Shepherd: A Memoir to be published in Spring 2014.
I was fifty and the marketing manager of a university press when one day I decided I would write a book. My own book. The story I needed to tell. There I was, bent over a drawer in the press’s endless row of gray-green filing cabinets, and from the radio perched somewhere overhead I heard a writer, a man my age, talking about his latest book. What am I waiting for? I wondered. I’d noticed that one of our recent authors had attended something called a low-residency program for her MFA. We were publishing what had begun as her thesis.
Slamming that cabinet drawer behind me, I headed for my computer to google her college. That’s what I’ll do, I thought. Keep my demanding day job, keep running our sheep farm on the side, knock out this book in a year, polish it for a year, and publish. I figured that picking up an MFA would be a nice bonus credential. Maybe I’d learn a few tips—couldn’t hurt.
Boy did it hurt sometimes. But fourteen months later, I emerged with a 500-page manuscript, which I set about paring to 300 pages. The lessons continued as the years went on, post-MFA. The pains now seem trivial and passing compared with the joy of learning and of creating.
The book, a memoir, is about how I, a guy who grew up in a suburban beach town in Florida, ended up operating a sheep farm in the Appalachian hill country of southern Ohio. It’s about my obsession with my charismatic, distant, farming father and about my father’s traumatic sale of our family farm when I was six. It shows how I was even more scarred by something else—the effect of my grandfather’s suicide on my father—but that I couldn’t see that. It depicts the upheaval I put my own family through as I tried to become a farmer myself: how I got into financial trouble, struggled with fatal and disgusting sheep ailments, and got seriously hurt trying to save a dying ewe. In the wake of my injury we sold our first farm and retreated to a neighboring property bought in my early lust for land. Finally I became a respected shepherd and supplier of breeding stock.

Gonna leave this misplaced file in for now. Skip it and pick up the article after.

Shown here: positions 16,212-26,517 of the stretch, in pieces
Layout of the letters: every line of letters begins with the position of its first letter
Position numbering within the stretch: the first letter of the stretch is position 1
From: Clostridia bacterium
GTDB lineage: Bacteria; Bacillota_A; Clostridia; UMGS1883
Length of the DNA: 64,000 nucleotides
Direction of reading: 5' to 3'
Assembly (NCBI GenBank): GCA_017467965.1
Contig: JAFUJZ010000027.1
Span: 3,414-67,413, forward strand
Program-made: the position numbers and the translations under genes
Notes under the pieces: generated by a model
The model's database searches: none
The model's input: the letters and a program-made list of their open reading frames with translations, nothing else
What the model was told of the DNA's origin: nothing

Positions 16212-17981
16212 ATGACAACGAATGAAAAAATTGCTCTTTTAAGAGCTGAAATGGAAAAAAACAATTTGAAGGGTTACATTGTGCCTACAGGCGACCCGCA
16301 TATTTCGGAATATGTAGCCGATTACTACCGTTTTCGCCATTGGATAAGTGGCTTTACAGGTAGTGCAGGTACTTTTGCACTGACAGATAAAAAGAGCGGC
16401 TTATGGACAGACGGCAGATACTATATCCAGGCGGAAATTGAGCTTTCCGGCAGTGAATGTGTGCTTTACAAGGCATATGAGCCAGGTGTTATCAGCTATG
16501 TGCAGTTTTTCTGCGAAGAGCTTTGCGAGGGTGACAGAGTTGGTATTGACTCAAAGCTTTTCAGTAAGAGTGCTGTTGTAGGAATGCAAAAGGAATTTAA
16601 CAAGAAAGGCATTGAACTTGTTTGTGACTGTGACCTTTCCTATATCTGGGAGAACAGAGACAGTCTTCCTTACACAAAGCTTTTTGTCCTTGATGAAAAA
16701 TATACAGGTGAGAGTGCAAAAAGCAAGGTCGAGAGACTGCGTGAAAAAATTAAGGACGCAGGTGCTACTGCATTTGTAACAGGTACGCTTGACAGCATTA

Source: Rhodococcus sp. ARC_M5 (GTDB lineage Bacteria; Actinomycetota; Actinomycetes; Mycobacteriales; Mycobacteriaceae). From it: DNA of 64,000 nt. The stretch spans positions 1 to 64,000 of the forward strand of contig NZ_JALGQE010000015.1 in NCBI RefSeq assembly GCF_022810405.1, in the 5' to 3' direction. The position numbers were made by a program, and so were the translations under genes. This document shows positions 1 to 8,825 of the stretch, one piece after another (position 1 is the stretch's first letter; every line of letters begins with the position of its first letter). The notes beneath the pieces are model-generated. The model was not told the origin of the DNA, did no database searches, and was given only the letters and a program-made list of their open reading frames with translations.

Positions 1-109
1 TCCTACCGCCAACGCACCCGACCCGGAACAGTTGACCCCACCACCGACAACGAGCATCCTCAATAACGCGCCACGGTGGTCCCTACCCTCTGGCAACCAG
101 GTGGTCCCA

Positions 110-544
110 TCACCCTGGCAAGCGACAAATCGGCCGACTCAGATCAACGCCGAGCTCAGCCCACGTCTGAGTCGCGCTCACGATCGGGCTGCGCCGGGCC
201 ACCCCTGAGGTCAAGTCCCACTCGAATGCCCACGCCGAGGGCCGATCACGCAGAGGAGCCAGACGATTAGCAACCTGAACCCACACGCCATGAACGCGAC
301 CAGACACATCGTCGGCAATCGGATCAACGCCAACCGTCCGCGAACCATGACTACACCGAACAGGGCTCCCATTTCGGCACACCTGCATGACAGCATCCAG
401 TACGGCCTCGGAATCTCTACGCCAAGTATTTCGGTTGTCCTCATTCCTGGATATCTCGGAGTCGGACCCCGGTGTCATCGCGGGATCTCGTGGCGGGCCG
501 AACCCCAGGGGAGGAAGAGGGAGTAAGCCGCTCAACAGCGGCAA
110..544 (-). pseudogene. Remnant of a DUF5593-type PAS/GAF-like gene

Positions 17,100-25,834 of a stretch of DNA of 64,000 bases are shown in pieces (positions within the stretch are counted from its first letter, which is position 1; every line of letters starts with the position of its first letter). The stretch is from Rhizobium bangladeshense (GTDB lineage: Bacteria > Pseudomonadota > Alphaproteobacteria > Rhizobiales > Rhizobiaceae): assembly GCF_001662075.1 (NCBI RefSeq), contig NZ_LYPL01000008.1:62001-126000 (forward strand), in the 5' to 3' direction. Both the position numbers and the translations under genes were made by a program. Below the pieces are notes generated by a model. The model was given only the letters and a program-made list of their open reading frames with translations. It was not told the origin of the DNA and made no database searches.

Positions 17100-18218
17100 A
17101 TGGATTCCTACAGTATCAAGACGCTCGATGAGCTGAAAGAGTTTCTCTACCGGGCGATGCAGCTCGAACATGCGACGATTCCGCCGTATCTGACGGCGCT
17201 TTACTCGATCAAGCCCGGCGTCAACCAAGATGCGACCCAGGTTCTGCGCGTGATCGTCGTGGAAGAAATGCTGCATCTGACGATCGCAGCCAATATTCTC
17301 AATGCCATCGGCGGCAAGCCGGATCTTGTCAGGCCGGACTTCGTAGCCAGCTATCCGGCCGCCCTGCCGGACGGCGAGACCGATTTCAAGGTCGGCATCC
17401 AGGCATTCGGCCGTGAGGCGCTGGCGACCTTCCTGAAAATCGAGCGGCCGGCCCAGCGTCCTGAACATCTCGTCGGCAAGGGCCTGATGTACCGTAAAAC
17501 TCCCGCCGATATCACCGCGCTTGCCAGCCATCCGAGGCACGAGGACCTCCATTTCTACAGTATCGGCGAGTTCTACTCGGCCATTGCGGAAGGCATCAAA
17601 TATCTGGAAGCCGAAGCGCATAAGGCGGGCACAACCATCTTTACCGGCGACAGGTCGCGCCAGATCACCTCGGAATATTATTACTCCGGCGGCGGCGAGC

My story wasn’t quite so crystallized at the start, especially its emphasis on my father. What I really wanted to do—and this was my project’s worthy seed, I believe—was to try to explain, so someone else would understand, what it was like to win Mossy Dell, the farm of my boyhood dreams, and then to lose it. That’s really what my literary ambition came down to. I yearned to tell about losing a magical farm so that someone else would understand.
Now, after seven-plus years of work on that book, I’ve just signed a contract to publish Shepherd: A Memoir with Michigan State University Press. The book is due a year from now, in Spring 2014.
Next: My first lesson on the path to publication.